Some people might think that if something is a rare book, it is old and musty. However, this couldn’t be further from the truth. Extra-illustrations add unique personality to books which otherwise might be quite ordinary. The owners of these books added in extra drawings or newspaper clippings or other artwork which was not originally included in the books during printing.
When Pam Murray, the rare book cataloger in Special Collections, first showed me the extra-illustrated books, I was confused by them. Some of the questions I had about the practice were:
“Why would someone feel the need to add in all this extra stuff?”
“Weren’t they happy with the book they way it was?”
“How would they do this?”
Since I would never think to add in extra pages to, or otherwise alter, a book of my own (except for the ubiquitous highlighting I do for my course reading), I did not understand why others would want to do this.
According to Ellen Gruber Garvey, “The extra-illustration fad started in eighteenth-century England as a way for gentlemen to demonstrate their wealth and taste by essentially recreating a book with costly prints. For these extra-illustrators, there was nothing sacrosanct about either the form or market value of a book” (http://www.common-place.org/vol-07/no-03/garvey). Some printers used to purposely leave blank pages in books so that buyers could add in prints to their liking. Other times, people had the books rebound with pages added in.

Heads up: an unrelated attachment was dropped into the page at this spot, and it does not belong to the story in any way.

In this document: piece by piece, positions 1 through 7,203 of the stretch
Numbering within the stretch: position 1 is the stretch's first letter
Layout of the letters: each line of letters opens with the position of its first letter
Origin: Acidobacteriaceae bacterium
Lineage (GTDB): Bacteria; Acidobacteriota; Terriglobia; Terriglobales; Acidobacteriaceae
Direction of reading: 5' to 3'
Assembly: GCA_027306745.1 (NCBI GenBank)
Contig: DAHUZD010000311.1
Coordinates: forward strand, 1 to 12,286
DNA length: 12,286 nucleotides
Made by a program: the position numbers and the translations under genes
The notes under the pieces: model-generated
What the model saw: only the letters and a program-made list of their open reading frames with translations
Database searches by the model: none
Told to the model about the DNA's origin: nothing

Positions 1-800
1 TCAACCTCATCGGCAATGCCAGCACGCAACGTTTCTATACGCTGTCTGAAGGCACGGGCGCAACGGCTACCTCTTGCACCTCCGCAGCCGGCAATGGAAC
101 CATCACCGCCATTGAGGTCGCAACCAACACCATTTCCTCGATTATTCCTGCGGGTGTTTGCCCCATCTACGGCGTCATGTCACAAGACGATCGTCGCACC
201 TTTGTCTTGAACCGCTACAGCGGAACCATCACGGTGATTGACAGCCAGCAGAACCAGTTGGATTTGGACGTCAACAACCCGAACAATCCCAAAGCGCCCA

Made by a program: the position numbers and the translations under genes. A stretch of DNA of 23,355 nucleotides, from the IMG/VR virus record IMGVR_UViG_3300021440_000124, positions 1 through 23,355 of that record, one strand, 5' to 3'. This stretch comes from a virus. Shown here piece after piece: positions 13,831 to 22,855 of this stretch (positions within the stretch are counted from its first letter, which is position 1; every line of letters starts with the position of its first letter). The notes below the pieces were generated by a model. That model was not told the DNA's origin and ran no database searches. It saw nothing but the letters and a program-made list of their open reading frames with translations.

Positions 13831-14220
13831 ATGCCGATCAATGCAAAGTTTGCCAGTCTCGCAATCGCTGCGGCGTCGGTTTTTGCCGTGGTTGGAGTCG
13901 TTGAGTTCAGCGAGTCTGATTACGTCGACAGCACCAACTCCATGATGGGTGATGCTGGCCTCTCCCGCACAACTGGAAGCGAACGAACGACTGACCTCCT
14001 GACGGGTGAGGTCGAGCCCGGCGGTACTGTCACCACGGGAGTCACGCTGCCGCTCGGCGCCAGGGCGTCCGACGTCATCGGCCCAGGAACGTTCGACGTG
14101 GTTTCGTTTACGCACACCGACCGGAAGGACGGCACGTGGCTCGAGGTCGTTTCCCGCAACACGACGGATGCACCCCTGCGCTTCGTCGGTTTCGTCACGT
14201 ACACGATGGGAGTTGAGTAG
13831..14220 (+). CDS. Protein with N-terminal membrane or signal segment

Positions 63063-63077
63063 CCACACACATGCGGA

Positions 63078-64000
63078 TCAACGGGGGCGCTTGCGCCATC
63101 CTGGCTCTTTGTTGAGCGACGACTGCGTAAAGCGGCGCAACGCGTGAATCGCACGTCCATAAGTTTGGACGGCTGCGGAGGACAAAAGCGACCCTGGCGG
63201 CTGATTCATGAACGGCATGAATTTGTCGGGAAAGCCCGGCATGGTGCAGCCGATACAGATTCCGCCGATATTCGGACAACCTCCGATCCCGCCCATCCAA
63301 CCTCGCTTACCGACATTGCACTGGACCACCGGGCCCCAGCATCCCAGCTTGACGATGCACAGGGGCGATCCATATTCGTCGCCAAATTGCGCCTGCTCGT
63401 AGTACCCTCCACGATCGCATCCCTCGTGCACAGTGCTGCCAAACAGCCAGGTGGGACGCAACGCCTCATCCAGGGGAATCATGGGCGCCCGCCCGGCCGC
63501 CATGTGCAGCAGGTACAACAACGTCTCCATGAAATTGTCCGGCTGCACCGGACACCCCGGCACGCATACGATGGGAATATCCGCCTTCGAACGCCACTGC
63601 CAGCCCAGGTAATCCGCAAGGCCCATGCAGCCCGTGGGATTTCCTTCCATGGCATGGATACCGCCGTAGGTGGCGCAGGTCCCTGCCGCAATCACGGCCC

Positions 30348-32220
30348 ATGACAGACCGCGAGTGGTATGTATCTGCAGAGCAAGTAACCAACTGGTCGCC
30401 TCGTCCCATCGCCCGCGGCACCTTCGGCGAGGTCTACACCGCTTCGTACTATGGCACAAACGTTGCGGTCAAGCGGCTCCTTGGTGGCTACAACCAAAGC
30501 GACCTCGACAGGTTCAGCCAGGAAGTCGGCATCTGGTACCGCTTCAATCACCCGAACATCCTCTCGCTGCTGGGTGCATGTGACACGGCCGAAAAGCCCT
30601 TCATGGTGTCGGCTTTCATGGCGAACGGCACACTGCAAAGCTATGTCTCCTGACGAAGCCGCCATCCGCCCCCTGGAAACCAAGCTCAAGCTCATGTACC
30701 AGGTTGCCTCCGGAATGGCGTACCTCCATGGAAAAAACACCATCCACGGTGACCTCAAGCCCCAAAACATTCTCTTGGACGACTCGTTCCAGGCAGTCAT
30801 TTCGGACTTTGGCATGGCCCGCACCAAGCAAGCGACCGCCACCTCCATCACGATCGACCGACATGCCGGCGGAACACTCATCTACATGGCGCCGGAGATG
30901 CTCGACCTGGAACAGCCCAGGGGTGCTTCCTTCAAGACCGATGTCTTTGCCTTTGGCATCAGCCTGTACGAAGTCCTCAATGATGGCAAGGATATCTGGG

Lafayette has several extra-illustrated books in its collection, but one of the most interesting is The Life of Napoleon Bonaparte. A remarkably vibrant drawing of “Francis 2nd, Emperor of Austria” glued between two pages caught my attention. Even though the book is over one-hundred years old, the purples, blues, yellows, and greens of this picture could have been colored yesterday.
Some of the more impressive parts of the book are fold-out illustrations of Napoleon’s battles. The detailed depictions of some of Napoleon’s most famous battles truly bring the story to life.
Nothing could compare, however, to Napoleon’s signature actually being on one of these extra pages. Seeing the signature of the famous military leader himself made me realize that the eighteenth-century English gentlemen had the right idea.
Christy Fic is a Special Collections Intern. She is a senior Anthropology/Sociology major.